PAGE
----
“When was a time your innovations were too far ahead of your customers?”
I have always been quite curious and love to learn, so I hoped this question wouldn’t be offensive to ask Horst Schulze, founder of the Ritz Carlton.
I had been thinking a lot about innovation challenges, namely - customer receptivity and emerging technology.
He was quick to answer.
He went on to explain that they had the technology ready to move from physical room keys (anyone else remember back in the day when you got a literal key to unlock your door?) to electronic key cards.
They implemented the change, but the Ritz Carlton customer wasn’t ready YET.
Because they were a brand who listened well to the customer, they switched back to manual keys and later shifted again to electronic key cards when the customers were ready.
Managing the tension of emerging technology and traditional humanity is not a new topic, but it is certainly timely.
Technology and humanity.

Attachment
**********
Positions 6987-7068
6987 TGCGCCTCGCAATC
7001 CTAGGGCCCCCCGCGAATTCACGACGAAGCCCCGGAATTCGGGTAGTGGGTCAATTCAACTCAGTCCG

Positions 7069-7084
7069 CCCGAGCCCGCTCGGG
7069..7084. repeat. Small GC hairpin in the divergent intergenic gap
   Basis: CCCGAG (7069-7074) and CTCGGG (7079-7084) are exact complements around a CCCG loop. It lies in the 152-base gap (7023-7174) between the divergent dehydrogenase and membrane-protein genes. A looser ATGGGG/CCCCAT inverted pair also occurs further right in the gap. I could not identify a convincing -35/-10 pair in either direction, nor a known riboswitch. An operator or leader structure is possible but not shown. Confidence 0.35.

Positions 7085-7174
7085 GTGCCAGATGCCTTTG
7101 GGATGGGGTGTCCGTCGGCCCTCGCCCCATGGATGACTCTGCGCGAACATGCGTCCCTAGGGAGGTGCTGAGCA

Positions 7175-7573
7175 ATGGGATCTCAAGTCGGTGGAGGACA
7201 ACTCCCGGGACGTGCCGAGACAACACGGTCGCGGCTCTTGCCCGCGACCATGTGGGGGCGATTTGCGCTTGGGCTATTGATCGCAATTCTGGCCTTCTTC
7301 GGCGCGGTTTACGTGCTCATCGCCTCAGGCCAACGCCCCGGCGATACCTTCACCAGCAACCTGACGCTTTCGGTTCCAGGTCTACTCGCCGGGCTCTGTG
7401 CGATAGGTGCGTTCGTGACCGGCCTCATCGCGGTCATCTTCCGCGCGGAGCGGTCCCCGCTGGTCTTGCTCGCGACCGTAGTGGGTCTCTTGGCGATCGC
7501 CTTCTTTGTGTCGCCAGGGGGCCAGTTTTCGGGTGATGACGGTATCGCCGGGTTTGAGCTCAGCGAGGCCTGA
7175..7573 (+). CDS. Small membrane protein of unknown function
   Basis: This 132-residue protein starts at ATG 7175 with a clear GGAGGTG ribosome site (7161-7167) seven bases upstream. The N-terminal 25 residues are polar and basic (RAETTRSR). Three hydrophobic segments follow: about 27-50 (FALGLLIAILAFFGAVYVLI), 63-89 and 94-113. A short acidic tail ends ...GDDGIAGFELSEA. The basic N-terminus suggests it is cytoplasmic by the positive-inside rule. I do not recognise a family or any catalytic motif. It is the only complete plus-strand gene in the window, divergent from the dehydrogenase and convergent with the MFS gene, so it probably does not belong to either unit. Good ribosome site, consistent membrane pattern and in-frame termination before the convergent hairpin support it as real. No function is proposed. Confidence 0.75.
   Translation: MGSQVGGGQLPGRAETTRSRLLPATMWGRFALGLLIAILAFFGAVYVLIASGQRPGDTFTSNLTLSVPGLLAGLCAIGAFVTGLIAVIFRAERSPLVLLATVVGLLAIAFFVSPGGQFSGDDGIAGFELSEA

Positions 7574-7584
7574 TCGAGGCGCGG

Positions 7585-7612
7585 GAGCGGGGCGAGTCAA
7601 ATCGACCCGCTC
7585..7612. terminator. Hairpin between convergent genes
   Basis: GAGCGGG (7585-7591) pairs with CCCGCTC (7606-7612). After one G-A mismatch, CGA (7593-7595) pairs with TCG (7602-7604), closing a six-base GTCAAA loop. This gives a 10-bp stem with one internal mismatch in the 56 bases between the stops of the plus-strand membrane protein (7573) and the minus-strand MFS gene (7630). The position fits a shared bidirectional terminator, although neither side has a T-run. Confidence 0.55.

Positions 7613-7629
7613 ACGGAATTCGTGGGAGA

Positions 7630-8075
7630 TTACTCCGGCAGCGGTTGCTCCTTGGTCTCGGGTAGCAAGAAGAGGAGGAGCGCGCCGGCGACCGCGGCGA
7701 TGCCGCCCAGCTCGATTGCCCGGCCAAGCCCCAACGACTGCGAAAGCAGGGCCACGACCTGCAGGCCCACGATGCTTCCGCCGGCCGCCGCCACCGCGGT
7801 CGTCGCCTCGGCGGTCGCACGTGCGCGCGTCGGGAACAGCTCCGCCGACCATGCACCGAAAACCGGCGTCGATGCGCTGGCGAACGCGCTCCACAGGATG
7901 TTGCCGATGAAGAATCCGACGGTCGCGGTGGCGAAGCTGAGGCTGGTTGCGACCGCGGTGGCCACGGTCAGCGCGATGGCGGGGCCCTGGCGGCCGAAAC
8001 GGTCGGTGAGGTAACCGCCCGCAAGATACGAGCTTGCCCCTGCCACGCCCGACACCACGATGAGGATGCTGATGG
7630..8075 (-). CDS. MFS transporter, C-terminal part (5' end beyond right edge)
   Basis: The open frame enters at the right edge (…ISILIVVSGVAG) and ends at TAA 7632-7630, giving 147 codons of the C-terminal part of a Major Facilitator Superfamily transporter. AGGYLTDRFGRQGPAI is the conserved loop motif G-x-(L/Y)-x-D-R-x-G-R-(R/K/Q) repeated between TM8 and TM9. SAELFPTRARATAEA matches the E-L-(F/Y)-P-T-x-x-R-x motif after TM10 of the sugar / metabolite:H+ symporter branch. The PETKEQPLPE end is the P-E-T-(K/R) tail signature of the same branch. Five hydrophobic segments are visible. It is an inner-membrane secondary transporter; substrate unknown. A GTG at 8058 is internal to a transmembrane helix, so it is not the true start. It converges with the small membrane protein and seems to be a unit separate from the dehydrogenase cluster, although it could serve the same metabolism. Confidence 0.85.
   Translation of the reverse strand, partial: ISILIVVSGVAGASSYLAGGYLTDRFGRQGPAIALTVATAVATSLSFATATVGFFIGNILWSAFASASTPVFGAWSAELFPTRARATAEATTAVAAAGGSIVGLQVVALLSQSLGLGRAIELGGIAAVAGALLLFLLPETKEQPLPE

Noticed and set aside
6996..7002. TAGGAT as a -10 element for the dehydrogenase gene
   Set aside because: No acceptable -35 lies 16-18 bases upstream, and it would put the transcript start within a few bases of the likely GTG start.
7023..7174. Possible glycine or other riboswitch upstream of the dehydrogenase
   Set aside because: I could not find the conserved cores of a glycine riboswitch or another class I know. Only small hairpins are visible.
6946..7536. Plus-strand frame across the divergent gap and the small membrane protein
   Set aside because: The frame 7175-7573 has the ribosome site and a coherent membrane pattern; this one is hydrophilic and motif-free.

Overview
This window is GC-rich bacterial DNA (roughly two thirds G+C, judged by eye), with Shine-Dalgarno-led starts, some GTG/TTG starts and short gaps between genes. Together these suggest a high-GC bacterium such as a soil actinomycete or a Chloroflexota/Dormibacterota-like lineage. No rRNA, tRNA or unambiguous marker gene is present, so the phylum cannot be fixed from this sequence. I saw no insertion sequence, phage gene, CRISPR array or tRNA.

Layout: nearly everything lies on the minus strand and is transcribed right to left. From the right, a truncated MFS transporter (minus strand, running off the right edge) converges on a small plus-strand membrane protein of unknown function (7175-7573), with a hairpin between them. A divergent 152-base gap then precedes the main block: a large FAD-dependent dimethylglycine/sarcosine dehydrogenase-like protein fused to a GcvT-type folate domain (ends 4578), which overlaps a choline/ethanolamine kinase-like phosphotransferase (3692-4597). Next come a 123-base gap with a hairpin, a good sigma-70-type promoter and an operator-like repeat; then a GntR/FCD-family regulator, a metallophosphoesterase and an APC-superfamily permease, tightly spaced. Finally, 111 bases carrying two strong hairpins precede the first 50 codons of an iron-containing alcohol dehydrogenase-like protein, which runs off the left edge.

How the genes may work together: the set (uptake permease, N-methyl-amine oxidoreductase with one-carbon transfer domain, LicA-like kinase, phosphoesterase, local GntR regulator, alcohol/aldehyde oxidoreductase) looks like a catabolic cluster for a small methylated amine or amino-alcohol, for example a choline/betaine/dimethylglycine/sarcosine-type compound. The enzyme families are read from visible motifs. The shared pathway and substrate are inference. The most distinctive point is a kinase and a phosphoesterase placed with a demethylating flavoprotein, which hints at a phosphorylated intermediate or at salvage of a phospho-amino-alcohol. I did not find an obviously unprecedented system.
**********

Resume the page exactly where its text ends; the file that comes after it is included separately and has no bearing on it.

A tension to manage, not a problem to solve.
Customers are becoming more and more adept and interested in how technology can make their process easier, AND they want elements of human interaction and care. And they want these elements in the right places at the right times in the right ways.
So what do we do?
Recently at the Service Now Knowledge23 conference I shared 4 questions that help us manage the tension and deliver experiences in the right timing for our customers:
What is the ideal Customer Experience you are designing for? Define it.
What transactional moments can you automate?
What human moments can you elevate?
How do you seamlessly integrate with employees and customers?
Ultimately, when I think about this tension to manage, I think of this:
How might we automate the transactional moments so we can elevate the human moments?
For my Audible friends, check out the recent release of The Power of Customer Experience on Audible!